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Time to Get Involved in Ocean Planning Processes

by Ken Warchal, Asbury Park Press, 8/21/2017
(from Jersey Coast Anglers Association October 2017 Newsletter)

For many people, replacing sand on a beach hardly seems connected to catching fish in the water. Along New Jerseyís shoreline our towns need to replenish sand to keep our public beaches for recreational enjoyment and ensure that we have strong dunes to protect our coastal communities. But as residents and tourists dig their toes into the soft Jersey shore sand, few realize that the Army Corps of Engineers handpicks sand from specific locations due to its unique quality. The agency often removes sand from ocean bottom lumps that provide marine habitat for ocean critters and prime fishing spots. When the Corps removes these lumps, the fishing spots go away.

Recently, Iíve been having many conversations with fellow Jersey Coast Anglers Association fishermen and fisherwomen because we share a concern about a particular location Ė Manasquan Ridge Ė where a lot of the beach sand will come from in the near future. The Ridge means a lot to those of us who catch summer and winter flounder, bluefish, and false albacore in those waters.

These concerns date back to 2012 when similar projects began happening in Harvey Cedar lumps. Without prior communication with the recreational fishing community, the Army Corps of Engineers removed a sizable amount of sand from this area. Not too soon after, charter and party boats that normally would be taking fishing passengers out were now sitting at the dock. After all, no one wants to pay for a day of fishing when there are no fish to catch.

These fishing areas have been our go-to spots for generations. But itís not just an issue for recreational anglers. With the economic impact the recreation fishing industry has on New Jerseyís economy Ė including supporting restaurants, hotels, tackle shops and boat repairs Ė the impact of destroying fishing grounds has a ripple effect on all of us.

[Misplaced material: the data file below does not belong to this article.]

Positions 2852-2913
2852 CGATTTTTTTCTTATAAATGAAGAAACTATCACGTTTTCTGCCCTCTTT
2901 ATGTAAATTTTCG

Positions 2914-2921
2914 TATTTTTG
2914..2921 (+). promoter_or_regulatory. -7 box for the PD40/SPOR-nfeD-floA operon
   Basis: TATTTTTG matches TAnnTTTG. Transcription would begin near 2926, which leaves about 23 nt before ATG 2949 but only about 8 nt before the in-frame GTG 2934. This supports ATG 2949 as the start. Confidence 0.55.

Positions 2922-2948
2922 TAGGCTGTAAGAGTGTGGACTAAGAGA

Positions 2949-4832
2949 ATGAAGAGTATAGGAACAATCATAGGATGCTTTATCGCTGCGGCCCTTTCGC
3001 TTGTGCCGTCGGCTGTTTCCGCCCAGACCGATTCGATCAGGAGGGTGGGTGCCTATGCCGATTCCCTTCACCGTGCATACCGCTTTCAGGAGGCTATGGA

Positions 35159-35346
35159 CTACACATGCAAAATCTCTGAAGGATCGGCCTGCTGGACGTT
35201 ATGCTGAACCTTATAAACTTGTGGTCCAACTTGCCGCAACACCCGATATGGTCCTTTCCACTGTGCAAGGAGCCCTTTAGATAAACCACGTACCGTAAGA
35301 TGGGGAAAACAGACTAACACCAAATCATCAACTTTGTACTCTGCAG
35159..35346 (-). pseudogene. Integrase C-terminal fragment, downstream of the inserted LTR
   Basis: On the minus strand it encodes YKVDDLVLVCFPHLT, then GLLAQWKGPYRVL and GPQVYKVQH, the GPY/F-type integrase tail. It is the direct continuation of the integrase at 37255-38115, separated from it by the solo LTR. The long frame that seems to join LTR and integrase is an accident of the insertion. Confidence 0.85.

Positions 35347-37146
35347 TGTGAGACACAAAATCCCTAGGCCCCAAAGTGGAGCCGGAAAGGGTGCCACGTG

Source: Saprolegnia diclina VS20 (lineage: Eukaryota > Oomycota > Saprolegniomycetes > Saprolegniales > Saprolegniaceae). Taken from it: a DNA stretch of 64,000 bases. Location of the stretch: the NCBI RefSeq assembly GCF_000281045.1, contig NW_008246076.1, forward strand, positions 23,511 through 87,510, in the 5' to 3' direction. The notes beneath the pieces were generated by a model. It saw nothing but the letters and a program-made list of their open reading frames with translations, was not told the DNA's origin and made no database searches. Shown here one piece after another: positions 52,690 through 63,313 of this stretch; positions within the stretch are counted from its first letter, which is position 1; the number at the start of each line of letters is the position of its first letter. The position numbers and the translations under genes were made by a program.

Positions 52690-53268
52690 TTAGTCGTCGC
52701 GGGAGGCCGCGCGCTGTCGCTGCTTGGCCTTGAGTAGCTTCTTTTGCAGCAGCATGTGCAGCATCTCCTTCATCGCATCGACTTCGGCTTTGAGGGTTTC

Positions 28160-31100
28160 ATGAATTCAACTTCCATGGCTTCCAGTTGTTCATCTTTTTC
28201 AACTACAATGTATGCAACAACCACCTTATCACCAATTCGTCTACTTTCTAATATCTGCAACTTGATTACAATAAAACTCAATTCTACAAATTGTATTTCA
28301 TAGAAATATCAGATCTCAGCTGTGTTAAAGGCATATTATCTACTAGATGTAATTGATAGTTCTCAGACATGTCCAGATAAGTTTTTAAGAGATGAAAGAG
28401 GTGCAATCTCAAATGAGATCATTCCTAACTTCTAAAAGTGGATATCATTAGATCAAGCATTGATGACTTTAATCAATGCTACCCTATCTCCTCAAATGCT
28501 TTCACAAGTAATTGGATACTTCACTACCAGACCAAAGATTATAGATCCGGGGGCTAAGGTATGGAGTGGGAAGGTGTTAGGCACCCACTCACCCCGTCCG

The good news is that with the introduction of the Mid-Atlantic Ocean Action Plan in late 2016, we now have a process to engage and inform all people who could be negatively impacted by a decision like this one. The Corpsí lack of coordination and communication was the biggest problem with the previous sand mining projects. However, with the Manasquan Ridge project, the Army Corps, the Bureau of Ocean Energy Management (BOEM) and the Department of Environmental Protection have utilized the Mid-Atlantic Ocean Action Plan to take real steps toward better communication and greater engagement with our recreational fishing community.

With our input and by using various interactive maps available on the Mid-Atlantic Ocean Action Planís data portal, the Corps has now recognized the importance of the area for fish. Recreational and commercial fishermen prefer that the Corps take no sand from this area. Thatís why we spoke to BOEM during a meeting this past week about ways to shift away from sand mining in Manasquan Ridge completely. By having BOEM invite us and listen to our request, we feel better informed Ö and heard.

The difference between these two sand mining efforts is clear. But itís more than that. This engagement is critical to our long-term success. The Mid-Atlantic Ocean Action Plan is already helping us share information and coordinate more effectively to help us avoid negative consequences like those we saw in the past.

And this collaboration is also sparking more creative ideas. The fishing community has been recommending ways to maintain some bottom structure for ocean wildlife, such as removing sand in rows instead of clear-cutting the lump or creating artificial structures with clamshells or similar material.

Iíve seen firsthand how knowledge sharing and proactive ocean planning will greatly improve the execution of the Manasquan Ridge project. Sand mining is moving forward, but with greater input and coordination among all of us who rely on this piece of the New Jersey coastline, Iím more confident we wonít unnecessarily sacrifice our fishing spots to replenish our beaches.

Itís no question to me that we must continue encouraging our members of Congress to support ocean planning processes with resources and funding they need to move forward. New Jersey has a solution that works. Letís put the Mid-Atlantic Ocean Action Plan to good use.

Ken Warchal is vice president of the Jersey Coast Anglers Association, and co-founder of the Ocean Reef Foundation of New Jersey. He is also a trustee of the Manasquan River Marlin and Tuna Club.

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